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The movie holds the dubious distinction of a zero percent freshness rating on Rotten Tomatoes. As of noon PT, the film had collected just 13 reviews, and all 13 are considered “rotten.”
Gotti’s zero percent rating is not the first time Travolta has received the dubious distinction. According to Wikipedia’s list of films with a zero percent rating on the movie review website, two other films by the actor — 1983’s Staying Alive and 1993’s Look Who’s Talking Now! — also received a zero.
Other film critics have also been unkind.
Jordan Mintzer’s assessment for The Hollywood Reporter cautions, “The film is pretty terrible: poorly written, devoid of tension, ridiculous in spots and just plain dull in others.” He also mentions that though it took Travolta, who serves as the film’s executive producer, eight years to get the project into theaters, “the father-son story never quite works.” (The film sheds light on Gotti’s 12-year-old son, Frank, who was killed in a car accident in front of the family’s home.)
“Gotti spends a long time portraying the emotional aftermath of the death (the film is dedicated to Frank), but very little effort is made to build any sort of suspense around its main characters,” writes Mintzer. When the film flashbacks between Gotti in prison and pivotal moments of the gangster’s life, the audience catches only glimpses of his would-be partners in crime. The critic writes that the “men are shown without real flair or distinction, as if they were background extras in an episode of The Sopranos.”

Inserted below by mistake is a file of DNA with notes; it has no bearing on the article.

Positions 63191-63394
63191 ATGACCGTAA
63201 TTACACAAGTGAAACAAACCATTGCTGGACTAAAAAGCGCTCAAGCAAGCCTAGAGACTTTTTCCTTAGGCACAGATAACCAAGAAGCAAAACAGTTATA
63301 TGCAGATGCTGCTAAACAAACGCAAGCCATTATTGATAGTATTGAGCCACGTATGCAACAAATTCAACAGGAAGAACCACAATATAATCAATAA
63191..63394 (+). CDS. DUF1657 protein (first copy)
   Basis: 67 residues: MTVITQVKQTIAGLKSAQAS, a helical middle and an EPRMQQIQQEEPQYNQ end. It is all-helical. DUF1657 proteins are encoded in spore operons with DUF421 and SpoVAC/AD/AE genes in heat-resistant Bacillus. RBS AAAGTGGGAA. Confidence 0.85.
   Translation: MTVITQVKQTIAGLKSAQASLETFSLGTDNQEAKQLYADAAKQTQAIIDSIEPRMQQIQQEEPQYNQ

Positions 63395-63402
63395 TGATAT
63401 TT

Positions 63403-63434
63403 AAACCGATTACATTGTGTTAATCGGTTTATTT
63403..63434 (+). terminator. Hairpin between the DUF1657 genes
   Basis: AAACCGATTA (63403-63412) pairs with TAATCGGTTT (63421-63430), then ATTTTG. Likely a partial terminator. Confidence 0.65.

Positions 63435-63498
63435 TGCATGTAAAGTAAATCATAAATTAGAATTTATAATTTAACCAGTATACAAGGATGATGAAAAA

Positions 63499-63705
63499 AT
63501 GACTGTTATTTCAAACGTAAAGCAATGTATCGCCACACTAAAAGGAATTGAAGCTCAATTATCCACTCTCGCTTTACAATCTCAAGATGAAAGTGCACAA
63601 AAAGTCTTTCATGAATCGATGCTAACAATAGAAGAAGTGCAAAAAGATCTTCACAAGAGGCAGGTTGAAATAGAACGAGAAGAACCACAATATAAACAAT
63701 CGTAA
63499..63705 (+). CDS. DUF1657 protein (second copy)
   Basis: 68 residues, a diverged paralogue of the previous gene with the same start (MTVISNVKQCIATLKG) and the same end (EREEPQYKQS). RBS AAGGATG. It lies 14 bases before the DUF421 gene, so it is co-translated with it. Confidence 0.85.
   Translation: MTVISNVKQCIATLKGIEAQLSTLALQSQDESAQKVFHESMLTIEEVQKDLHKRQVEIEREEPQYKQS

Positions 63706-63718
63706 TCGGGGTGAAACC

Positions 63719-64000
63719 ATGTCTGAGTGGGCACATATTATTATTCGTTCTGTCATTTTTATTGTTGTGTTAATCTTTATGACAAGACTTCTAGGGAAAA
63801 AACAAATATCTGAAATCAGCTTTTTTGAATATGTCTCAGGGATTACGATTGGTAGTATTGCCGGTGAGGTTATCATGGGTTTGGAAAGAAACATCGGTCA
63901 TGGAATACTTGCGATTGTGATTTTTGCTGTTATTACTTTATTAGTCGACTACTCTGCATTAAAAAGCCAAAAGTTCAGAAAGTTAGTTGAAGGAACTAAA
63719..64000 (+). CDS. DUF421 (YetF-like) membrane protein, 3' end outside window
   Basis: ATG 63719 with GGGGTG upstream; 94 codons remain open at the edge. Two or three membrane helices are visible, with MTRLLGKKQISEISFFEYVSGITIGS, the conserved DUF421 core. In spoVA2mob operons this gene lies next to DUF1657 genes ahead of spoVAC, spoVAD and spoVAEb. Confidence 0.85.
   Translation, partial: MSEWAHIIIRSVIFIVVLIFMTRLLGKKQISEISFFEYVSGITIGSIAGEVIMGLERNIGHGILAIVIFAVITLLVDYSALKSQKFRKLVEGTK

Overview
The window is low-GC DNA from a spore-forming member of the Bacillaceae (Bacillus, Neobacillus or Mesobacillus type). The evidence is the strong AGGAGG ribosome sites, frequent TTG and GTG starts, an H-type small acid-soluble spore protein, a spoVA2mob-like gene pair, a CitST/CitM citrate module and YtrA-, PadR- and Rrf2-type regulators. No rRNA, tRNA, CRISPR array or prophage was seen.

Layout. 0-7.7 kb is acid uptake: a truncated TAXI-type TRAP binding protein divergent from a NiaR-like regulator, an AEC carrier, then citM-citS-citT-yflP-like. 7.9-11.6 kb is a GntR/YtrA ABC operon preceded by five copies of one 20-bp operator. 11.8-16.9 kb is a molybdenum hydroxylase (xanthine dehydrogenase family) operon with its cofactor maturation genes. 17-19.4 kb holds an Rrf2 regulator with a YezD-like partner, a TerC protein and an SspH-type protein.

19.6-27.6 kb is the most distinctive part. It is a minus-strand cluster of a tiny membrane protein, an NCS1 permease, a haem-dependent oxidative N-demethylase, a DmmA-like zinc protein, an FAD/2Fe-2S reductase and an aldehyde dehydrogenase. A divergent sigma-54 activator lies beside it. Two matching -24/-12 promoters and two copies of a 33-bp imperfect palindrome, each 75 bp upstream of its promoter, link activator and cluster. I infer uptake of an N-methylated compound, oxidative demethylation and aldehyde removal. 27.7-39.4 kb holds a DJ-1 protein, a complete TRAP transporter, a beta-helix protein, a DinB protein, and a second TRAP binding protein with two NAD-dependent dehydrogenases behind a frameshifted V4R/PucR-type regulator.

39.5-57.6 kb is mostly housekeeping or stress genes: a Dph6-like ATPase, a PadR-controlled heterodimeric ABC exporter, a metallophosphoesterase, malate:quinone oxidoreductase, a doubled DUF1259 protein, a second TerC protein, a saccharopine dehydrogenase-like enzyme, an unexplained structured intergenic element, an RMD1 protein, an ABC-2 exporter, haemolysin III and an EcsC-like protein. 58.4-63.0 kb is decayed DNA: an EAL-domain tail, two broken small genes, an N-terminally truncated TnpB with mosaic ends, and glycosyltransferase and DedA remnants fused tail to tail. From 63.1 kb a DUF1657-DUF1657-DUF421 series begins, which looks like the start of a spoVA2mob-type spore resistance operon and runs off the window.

The work by Travolta, who underwent a transformation to resemble the crime boss, is something Mintzer approves of, writing that the actor is “a lively presence in some scenes.” However, Mintzer dismisses Spencer Rocco Lofranco’s portrayal of Gotti Jr. as something “shipped in from Jersey Shore” for he “never seems the right age for the part, especially when Junior is supposed to be running the Gambino clan after his dad is locked up.”
The New York Times critic Glenn Kenny also disapproves of the mob biopic, deeming Travolta’s film a “dismal mess.” Though Kenny finds Travolta’s physical transformation to be decent, the actor’s voice is less appealing. “The conceit of Gotti speaking to the audience from beyond the grave might have been more effective had he been given dialogue that didn’t make him sound like an idiot,” writes the critic, who finds Travolta’s Getty “nothing more nor less than petty” and “far from being any kind of Machiavellian mastermind” that the crime boss was known to be.
IndieWire’s David Ehrlich believes “John Gotti deserved better,” for the film is “not really anything.” Ehrlich writes that the movie’s varied scenes fail to last for “more than a minute” and no shot lasts “more than a couple seconds.” “It’s the ‘7-Minute Abs’ version of Goodfellas, but somehow so much worse than that sounds,” he writes. “The only supernatural thing about this film is the courage that must have been required to unveil it at Cannes, where it surfaced alongside a tribute to Travolta designed to look back on better roles.”
New York Daily News’ Stephen Whitty gives the film one star out of five, simply because Travolta appears to be “having fun,” but that doesn’t mean his performance is any less misguided. “Chewing on the scenery like it was a meatball hero, he swaggers around in shiny suits and silver wigs, barking orders.”
Meanwhile, Richard Roeper of the Chicago Sun-Times takes issue with the film’s failure to accurately depict the Gotti era. “Aside from the wardrobe and the makeup, Gotti falls far short of capturing period-piece details and never immerses us in the era,” writes the critic. Though Travolta can be a “commanding presence,” the film is unable to “fully capture the monstrous, casually murderous, thoroughly rotten core of a man who might have looked sharp and might have been a folk hero in his neighborhood — but rose to power and fame on bloodshed and evil and a lifetime of corruption.”
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